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15-16 Nov 2013

Back to Chunking

This is the last leg of wall to be straightened and Dave finished it this weekend - yahoo!


Woodwork teacher

Apart from his heavy duty chunking wall job he was also teaching me how to chisel out holes for the front door hinges. He's a very good teacher as I managed to fit all 6 hinges without too many hiccups. He's a very hard task master though, says he gets it from his schooldays woodwork teacher, whatever, it worked and here's the doors... well hung!


We also put the glass in the small side windows and, so we'd be totally sealed, cardboard in the small front window openings. This gave us a chance to see how well the theory of earthships work - and we weren't disappointed. After a very cold Friday, part sunny, part cloudy, with the doors open most of the day, we closed them at 5pm and the temp inside was 14.1C. An hour later it had increased to 15.8C. The next morning after a very cold night where the temp outside dropped to 3C, inside the ship it was 14.8C having lost only 1 degree overnight. Can we move in now please?!!!!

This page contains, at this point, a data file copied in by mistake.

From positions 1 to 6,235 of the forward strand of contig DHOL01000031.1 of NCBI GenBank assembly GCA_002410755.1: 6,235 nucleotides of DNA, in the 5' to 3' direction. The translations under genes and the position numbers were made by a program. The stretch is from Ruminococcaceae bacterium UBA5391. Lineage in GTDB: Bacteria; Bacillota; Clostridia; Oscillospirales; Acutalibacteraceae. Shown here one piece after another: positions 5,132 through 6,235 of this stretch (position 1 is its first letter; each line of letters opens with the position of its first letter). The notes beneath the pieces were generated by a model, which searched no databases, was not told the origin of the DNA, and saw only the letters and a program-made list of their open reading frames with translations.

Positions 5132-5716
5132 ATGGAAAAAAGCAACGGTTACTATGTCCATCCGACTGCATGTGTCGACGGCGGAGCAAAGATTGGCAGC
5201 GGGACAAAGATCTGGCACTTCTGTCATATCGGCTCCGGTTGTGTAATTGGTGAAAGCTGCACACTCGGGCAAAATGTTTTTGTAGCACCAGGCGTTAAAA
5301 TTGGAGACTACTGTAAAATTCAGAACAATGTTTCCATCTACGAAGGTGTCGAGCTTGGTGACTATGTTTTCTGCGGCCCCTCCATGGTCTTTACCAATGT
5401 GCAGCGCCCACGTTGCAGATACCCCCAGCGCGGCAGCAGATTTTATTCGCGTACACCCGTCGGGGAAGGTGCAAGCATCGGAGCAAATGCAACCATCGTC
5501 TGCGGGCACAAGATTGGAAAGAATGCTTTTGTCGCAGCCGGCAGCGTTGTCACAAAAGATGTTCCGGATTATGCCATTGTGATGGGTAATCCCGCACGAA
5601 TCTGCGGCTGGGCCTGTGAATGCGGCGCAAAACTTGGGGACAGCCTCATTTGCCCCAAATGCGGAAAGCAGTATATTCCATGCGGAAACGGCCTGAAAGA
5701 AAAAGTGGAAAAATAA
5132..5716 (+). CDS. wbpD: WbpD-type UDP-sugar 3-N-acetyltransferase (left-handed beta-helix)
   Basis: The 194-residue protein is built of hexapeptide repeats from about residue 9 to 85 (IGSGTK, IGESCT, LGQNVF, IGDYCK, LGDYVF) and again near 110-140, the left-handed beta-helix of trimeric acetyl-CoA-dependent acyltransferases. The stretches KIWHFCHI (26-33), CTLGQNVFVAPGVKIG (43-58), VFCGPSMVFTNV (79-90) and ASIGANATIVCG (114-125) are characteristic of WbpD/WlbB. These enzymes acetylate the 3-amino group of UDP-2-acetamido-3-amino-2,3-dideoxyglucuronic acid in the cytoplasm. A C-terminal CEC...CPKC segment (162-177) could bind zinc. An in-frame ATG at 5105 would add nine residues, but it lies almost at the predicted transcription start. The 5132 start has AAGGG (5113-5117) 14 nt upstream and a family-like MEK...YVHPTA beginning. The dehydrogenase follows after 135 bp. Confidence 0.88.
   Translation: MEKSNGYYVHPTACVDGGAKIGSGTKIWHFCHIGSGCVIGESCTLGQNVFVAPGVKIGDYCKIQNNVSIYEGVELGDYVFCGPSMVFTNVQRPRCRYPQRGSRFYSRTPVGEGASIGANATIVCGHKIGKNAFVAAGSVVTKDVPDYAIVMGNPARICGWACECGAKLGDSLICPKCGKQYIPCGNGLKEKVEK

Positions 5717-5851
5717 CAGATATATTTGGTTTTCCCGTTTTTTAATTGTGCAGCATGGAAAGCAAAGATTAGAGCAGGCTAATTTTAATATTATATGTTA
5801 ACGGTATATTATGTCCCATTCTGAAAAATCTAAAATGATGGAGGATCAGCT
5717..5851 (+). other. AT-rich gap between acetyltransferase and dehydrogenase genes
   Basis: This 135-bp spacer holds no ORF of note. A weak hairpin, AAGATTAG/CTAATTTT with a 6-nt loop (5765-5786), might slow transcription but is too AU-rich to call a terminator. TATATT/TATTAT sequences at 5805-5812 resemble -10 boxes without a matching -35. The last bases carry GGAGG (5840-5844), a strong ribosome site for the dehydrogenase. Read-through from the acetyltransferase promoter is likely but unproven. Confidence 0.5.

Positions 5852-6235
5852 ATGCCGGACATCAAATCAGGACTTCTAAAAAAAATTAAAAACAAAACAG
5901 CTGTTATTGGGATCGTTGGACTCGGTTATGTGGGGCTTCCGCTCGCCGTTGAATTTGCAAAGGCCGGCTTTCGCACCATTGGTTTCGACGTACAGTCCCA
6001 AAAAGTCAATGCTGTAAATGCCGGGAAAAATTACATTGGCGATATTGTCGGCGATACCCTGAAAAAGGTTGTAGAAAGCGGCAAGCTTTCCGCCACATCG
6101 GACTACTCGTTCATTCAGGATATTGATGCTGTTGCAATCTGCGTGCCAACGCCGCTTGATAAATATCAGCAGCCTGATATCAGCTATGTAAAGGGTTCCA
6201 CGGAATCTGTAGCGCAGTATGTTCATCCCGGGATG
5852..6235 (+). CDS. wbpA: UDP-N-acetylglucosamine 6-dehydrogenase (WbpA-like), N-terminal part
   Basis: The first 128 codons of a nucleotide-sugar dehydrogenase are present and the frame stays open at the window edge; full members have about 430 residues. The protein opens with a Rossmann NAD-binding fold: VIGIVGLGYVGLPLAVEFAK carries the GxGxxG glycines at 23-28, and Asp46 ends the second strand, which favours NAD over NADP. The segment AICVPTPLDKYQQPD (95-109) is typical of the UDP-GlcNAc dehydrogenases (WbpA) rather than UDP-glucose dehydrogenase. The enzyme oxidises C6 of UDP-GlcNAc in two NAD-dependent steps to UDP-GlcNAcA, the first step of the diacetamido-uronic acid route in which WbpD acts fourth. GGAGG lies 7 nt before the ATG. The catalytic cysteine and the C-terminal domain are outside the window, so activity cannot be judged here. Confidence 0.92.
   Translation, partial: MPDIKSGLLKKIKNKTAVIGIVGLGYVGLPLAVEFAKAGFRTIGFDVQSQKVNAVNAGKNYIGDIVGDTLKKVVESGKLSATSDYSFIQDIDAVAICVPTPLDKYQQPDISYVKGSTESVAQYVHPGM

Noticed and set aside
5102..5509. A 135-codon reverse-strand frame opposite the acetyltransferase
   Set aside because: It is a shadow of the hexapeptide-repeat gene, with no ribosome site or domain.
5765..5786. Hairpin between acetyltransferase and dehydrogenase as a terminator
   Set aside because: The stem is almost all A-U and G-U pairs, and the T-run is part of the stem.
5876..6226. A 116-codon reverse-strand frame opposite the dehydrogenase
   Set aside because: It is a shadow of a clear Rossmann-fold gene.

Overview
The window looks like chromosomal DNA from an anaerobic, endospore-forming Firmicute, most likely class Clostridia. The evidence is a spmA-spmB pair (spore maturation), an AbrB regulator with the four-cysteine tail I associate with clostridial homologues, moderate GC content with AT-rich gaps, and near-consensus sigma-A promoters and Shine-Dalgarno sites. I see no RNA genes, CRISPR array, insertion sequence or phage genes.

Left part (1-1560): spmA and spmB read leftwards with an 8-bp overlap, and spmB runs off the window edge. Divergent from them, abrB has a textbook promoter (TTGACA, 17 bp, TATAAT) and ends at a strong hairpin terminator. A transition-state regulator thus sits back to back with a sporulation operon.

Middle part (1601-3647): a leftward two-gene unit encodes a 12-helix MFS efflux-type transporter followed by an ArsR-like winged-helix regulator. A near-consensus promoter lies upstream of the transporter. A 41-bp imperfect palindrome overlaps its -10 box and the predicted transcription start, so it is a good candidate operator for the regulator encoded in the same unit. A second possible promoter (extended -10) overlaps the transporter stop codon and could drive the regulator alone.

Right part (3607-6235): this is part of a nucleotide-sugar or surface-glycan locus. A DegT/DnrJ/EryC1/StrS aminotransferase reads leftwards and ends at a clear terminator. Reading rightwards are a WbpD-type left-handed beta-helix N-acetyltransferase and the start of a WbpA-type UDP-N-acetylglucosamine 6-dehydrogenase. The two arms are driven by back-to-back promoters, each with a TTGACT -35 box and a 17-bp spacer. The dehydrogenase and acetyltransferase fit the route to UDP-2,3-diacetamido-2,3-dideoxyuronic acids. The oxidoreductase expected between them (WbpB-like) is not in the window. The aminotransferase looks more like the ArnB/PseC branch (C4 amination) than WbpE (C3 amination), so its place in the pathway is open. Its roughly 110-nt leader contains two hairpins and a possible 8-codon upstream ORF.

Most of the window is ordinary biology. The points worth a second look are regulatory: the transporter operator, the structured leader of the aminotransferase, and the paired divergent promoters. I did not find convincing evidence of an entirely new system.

When we first arrived we did a walk around to check on things as it had been raining. We have a few leaks from the windows in the round room, but with a bit of silicone sealer we think it'll be alright.

Then to our horror we found this dead bird just in front of the big front windows, we think it flew into them and broke it's neck - sob! I've hung string from the beams in the hope it will stop any other birds doing this, eventually we'll put something more permanent there.

Does anyone know what bird it is? I've looked in my not very comprehensive bird book and can't find it, the closest I've come is that it's similar to an African Hoby, but this far north?

Btw, I've been emailed by Colin who tells me that the caterpillar I photographed a few weeks ago is a Death-head hawk moth - wow, sounds scarey! Thanks for letting us know Colin.


As you can see from the comments below, Roger has identified this bird, it's a Loggerhead Shrike. Thanks Roger, I was beginning to give up hope of finding out what it was.

Take a look on Wikipedia for more info. Although it says it's endemic to north america there is a european version too.

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